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Utopian-io Vote Analysis: March 2019

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miniature-tiger
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4 months ago7 min read

UtopianVoteBrownNoDate.png

The Utopian voting stats for the month of March.

March was a busy month for Utopian with the launch of the Indiegogo campaign. The largest changes to the voting breakdown came from an allocation of voting power to support this campaign and its marketing.

The month also saw an increase in the number of different contributors rewarded and a small increase in the time taken to reward contributions, with both of these effects likely to be related to the above campaign.

Overall the stats are fairly stable. Looking ahead to April, it will be interesting to see how the reduced voting power of Utopian affects the numbers.


As usual in this monthly analysis I look at the voting behaviour of Utopian-io across the month and compare to prior months. I aim to:

  • Examine the breakdown of votes awarded by category and contribution type;
  • Consider numbers of contributors rewarded for each contribution type;
  • Review the Utopian vote timing to see whether posts are voted earlier in the seven day payout period; and
  • Celebrate another great month for Utopian using some summaries of the top 50 contributors.

1. Allocation of Utopian-io votes by category

These pie charts illustrate how the Utopian-io vote power has been allocated between categories over recent months:

March 2019
February 2019
Mar2019PieCategories.png
Feb2019PieCategories.png
January 2019
December 2018
-----------------------------------
Jan2019PieCategories.pngPieAllDec18.png
November 2018
October 2018
pieAllNov2.pngpieAllOct2.png

The overall contribution percentage (including task requests) for March 2019 was 63%. This level has remained pretty stable over the last 5 months.

The significant rise in "other" is from votes made to support the Utopian Indiegogo campaign and its marketing.


For those new to Utopian a brief explanation of the categories of votes:

  • Contributions (blue): Utopian-io mainly rewards contributions to open-source projects. Contributions are not just limited to coding (development) but cover a wide range of technical skills including graphics work, translations, tutorials, copywriting, bugs and ideas.
  • Moderator comments (purple): Utopian has a team of over 50 expert moderators who review and score every contribution. Utopian rewards the moderators for their work by voting on their review comments.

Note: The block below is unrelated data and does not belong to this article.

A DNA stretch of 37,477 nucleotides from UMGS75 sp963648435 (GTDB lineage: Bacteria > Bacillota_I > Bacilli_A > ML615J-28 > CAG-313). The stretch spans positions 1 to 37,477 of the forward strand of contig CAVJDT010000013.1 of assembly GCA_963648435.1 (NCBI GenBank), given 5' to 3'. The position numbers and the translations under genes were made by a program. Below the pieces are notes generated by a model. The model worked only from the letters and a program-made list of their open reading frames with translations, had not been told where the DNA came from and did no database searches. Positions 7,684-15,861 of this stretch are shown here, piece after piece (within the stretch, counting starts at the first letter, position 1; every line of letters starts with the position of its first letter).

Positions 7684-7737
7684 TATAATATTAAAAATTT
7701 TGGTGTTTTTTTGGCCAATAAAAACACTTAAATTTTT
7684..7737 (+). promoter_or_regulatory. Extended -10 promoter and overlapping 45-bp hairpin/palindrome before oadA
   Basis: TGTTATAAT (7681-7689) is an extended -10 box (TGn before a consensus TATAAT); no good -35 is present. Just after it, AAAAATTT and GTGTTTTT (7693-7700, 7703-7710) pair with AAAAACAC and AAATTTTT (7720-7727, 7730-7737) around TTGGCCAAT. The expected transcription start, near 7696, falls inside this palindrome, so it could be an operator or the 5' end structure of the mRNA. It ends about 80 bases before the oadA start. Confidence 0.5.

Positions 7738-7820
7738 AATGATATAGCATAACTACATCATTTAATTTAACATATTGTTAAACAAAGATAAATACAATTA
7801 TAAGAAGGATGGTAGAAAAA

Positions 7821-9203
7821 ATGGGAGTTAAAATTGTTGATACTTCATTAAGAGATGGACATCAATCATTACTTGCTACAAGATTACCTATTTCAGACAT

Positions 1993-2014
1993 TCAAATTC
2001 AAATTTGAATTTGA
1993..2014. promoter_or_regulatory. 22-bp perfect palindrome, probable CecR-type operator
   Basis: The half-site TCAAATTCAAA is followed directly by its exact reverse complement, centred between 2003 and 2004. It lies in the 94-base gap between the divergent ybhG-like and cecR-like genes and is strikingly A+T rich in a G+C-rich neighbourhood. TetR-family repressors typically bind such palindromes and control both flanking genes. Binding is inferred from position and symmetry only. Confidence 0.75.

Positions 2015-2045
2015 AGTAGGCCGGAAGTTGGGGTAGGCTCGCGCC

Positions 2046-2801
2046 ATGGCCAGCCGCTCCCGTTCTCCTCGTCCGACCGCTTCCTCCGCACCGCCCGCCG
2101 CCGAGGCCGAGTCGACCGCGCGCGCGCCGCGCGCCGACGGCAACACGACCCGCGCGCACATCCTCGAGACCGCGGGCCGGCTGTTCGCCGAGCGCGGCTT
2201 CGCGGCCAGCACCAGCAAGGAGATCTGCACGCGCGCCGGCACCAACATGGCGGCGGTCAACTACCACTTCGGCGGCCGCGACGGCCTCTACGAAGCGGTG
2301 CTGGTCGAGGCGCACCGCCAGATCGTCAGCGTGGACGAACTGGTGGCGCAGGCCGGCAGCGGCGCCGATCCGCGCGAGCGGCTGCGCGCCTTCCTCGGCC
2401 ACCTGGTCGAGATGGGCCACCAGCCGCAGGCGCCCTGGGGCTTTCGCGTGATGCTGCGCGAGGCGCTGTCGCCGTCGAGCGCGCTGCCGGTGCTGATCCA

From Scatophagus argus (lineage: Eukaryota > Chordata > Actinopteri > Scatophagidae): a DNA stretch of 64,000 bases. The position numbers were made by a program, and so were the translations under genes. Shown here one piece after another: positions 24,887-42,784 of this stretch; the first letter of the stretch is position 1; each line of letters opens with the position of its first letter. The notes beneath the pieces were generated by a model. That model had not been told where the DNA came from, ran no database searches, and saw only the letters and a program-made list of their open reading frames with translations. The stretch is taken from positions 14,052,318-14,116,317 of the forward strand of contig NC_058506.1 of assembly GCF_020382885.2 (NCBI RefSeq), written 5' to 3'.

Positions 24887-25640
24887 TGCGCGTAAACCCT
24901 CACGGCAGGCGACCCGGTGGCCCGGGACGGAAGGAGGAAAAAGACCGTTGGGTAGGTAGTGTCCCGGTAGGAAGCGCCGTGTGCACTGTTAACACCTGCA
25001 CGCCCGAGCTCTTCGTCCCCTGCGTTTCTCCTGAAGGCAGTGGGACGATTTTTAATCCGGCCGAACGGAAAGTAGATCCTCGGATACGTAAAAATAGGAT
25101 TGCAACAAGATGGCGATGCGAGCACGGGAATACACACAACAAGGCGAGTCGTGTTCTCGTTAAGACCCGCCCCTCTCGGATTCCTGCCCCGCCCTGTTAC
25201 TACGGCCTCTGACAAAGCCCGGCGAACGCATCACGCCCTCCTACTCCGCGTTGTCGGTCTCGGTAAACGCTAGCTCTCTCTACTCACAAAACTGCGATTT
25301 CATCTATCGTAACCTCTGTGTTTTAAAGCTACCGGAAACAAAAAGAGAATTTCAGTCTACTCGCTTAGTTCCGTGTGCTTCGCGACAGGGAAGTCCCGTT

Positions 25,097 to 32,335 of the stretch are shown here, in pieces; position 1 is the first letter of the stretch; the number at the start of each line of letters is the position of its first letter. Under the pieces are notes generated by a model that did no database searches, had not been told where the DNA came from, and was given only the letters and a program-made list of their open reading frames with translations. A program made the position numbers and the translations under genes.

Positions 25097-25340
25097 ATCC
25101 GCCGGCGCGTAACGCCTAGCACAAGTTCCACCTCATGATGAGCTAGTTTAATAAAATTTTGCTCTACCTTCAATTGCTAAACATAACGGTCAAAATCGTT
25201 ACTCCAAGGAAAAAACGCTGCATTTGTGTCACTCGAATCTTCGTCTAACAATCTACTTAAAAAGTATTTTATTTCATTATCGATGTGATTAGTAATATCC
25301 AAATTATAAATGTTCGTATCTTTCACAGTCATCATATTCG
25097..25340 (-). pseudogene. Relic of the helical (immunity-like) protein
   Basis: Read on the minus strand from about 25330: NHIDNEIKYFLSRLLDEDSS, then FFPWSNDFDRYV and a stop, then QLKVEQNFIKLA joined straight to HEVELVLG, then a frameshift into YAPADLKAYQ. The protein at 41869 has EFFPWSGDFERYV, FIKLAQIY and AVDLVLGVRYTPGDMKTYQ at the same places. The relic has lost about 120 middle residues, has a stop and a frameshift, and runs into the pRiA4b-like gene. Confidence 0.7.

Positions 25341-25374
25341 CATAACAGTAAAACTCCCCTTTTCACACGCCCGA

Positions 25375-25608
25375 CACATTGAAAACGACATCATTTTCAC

• Task requests (yellow): Open source project owners can make requests for work to be carried out on their projects. These take the form of task requests. Only a small number of project owners currently use task requests but they can represent some of the most exciting opportunities for the Utopian community.
  • Trails: Utopian-io also supports a number of Steem communities, typically those with links to the open-source world or science and technology. Two of these are separated out in the chart: steemstem (green) and mspwaves (red).
  • Other comments and posts (grey): These are one-off votes on posts of high value or interest to the open-source community, such as the arrival of a new project into the Utopian VIPO club. There will also be a few votes that have fallen through the filters I use to determine the category separation.

2. Breakdown of Utopian-io votes by contribution type

This second comparison takes the contribution vote and task request amounts above (blue and yellow segments) and separates them between contribution types for the months in question.

There are fifteen contribution types (fourteen for October, with blog and iamutopian aggregated).

Again, the pie charts to summarise across each month:

March 2019
February 2019
Mar2019PieContributions.png
Feb2019PieContributions.png
January 2019
December 2018
Jan2019PieContributions.pngContTypePieDec18.png
November 2018
October 2018
ContTypePieNov.pngContTypePieOct2.png

The changes from February 2019 to March 2019 are generally small. The main (although small) movements were:

  • Translations, up 2% from 23% to 25%.